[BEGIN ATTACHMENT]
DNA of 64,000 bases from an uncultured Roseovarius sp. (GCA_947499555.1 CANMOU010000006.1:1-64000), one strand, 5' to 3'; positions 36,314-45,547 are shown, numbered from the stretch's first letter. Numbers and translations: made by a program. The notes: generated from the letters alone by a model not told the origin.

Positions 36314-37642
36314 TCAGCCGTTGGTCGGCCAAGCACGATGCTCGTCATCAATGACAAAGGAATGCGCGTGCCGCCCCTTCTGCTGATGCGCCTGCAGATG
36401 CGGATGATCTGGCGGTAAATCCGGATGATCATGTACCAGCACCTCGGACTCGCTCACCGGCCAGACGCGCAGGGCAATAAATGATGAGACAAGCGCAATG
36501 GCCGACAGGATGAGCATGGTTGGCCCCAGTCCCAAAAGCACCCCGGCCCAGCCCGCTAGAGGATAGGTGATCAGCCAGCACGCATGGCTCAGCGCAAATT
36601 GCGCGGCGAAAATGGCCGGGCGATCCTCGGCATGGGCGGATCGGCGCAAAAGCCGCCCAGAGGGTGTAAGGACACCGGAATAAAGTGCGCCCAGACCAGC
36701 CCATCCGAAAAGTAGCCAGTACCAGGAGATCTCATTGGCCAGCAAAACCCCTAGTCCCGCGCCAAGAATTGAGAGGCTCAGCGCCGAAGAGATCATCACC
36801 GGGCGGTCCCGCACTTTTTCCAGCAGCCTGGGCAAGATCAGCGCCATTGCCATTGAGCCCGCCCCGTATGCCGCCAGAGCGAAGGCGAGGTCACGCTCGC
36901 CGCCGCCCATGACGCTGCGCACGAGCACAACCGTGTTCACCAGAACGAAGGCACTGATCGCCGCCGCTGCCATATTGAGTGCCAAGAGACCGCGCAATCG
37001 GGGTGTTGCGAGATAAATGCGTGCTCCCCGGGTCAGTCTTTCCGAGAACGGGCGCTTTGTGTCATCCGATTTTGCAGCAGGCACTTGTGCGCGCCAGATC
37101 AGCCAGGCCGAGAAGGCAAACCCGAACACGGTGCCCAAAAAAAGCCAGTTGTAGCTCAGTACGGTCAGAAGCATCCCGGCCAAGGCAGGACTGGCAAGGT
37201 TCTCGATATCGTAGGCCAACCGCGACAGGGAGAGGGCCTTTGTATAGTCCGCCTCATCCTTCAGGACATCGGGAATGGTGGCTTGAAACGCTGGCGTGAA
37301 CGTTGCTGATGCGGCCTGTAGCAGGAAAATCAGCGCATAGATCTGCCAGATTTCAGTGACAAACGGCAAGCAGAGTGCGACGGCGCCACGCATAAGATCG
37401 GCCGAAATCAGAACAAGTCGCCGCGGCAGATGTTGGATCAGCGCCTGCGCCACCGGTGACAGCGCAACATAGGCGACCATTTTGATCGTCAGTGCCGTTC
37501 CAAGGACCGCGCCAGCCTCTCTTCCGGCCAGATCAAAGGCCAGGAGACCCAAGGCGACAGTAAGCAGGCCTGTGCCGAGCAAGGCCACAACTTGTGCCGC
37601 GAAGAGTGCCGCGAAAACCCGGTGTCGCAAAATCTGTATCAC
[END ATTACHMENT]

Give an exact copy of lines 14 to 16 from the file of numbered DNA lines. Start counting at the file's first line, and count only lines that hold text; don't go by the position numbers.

37401 GCCGAAATCAGAACAAGTCGCCGCGGCAGATGTTGGATCAGCGCCTGCGCCACCGGTGACAGCGCAACATAGGCGACCATTTTGATCGTCAGTGCCGTTC
37501 CAAGGACCGCGCCAGCCTCTCTTCCGGCCAGATCAAAGGCCAGGAGACCCAAGGCGACAGTAAGCAGGCCTGTGCCGAGCAAGGCCACAACTTGTGCCGC
37601 GAAGAGTGCCGCGAAAACCCGGTGTCGCAAAATCTGTATCAC